Oar’s brand of post-black metal is expressive and dark. There is a sizeable doom influence, which is great to hear and works really well in the band’s blackened context. Elements of blackgaze and hardcore can also be heard, and these succeed in broadening the palette with which Oar paint their soundscapes.
Oar’s music is generally heavier than many bands that have the post-black metal label, thanks in part to the hefty doom influences included in the songs. In fact, some of my favourite parts of The Blood You Crave are where the band slow things down to a malevolent crawl as the grim melodies and anguished screams tear out over slow-burning doomfests. Very nice. The faster parts are just as scathing too, of course, as are the more-mid-paced sections. A good range of paces and ideas are explored across the album overall, and Oar certainly aren’t one-trick wonders.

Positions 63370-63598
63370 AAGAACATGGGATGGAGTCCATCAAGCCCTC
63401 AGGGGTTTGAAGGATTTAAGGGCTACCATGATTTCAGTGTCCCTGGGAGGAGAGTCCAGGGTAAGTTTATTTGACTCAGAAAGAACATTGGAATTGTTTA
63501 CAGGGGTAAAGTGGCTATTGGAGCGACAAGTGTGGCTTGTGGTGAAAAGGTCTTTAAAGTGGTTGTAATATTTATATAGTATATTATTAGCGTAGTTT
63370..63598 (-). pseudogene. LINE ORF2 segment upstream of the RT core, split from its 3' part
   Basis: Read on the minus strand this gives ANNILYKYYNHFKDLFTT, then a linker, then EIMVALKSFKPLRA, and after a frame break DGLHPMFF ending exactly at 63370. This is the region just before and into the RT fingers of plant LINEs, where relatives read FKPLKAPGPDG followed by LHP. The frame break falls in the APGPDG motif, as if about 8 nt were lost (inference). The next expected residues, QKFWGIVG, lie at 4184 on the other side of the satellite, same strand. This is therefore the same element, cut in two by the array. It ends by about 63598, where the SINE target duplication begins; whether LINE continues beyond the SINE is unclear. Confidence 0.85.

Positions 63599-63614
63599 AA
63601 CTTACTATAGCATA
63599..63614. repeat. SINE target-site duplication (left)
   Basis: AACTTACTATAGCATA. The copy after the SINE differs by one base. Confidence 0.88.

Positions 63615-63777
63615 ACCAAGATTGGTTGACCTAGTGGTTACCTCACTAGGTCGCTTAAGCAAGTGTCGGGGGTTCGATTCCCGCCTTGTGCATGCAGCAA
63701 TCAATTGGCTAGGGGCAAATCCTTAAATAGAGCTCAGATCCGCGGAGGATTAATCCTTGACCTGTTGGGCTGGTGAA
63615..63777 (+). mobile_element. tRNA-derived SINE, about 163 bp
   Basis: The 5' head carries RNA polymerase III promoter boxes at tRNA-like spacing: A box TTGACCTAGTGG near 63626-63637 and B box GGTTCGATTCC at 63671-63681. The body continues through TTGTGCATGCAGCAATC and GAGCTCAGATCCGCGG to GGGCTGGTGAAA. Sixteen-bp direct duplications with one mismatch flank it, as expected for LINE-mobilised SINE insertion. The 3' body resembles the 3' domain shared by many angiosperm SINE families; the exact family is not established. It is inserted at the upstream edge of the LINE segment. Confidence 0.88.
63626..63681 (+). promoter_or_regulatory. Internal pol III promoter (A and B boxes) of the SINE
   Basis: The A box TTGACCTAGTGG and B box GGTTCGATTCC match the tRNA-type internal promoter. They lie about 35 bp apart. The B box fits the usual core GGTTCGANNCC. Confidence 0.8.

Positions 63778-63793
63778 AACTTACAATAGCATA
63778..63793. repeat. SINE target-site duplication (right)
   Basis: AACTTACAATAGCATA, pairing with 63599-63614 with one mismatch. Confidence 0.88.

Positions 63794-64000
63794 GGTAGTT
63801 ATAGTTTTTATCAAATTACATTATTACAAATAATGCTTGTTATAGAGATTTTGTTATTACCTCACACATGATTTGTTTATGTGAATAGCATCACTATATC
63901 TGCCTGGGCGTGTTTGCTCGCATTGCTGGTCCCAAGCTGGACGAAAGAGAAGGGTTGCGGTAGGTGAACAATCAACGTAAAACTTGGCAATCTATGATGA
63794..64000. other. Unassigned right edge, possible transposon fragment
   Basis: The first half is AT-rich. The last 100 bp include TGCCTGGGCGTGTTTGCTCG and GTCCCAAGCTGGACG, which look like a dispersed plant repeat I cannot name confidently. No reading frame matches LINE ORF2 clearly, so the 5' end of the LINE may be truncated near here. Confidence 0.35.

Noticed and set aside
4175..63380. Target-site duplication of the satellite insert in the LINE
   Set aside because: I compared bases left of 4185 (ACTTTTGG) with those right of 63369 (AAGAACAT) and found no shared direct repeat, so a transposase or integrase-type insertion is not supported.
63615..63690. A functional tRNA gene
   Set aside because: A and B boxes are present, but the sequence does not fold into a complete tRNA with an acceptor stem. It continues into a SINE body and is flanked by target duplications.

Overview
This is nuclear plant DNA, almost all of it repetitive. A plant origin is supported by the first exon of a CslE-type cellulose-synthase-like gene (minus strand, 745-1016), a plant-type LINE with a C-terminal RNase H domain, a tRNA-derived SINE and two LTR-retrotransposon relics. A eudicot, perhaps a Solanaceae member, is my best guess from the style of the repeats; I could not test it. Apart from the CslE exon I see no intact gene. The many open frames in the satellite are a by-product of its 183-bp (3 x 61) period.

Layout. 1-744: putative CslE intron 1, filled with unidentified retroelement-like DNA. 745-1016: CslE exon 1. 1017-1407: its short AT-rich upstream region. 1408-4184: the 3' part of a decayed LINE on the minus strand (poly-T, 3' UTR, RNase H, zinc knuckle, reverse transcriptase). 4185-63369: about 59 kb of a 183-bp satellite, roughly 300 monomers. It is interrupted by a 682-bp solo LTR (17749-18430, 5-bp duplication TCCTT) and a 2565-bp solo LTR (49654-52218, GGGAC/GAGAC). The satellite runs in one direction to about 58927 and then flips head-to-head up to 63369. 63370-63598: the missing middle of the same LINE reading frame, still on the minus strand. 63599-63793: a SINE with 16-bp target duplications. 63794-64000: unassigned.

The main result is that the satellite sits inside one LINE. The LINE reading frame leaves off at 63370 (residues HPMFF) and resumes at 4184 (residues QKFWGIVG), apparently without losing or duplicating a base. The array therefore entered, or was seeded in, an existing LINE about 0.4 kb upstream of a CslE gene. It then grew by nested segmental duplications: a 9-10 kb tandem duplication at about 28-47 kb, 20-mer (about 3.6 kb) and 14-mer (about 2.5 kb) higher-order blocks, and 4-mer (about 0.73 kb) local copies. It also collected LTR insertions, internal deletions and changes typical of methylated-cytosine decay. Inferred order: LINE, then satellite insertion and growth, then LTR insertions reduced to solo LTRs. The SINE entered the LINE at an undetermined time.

The songs are well-written and structured. The heaviness is complemented by atmospheric enhancements and a frequently nuanced take on harsh extremity. Oar are obviously adept at using texture when composing their music, and these songs all have the feel of depth and substance straight from the get-go. Subsequent spins merely reinforce this, enriching the listener’s enjoyment of the band’s misery-drenched art.
The Blood You Crave is a solid album from a band who clearly know what they’re doing with this sort of material. At 42 minutes in length it’s the perfect duration to become immersed in the band’s world, and I have no hesitation in recommending Oar’s debut album.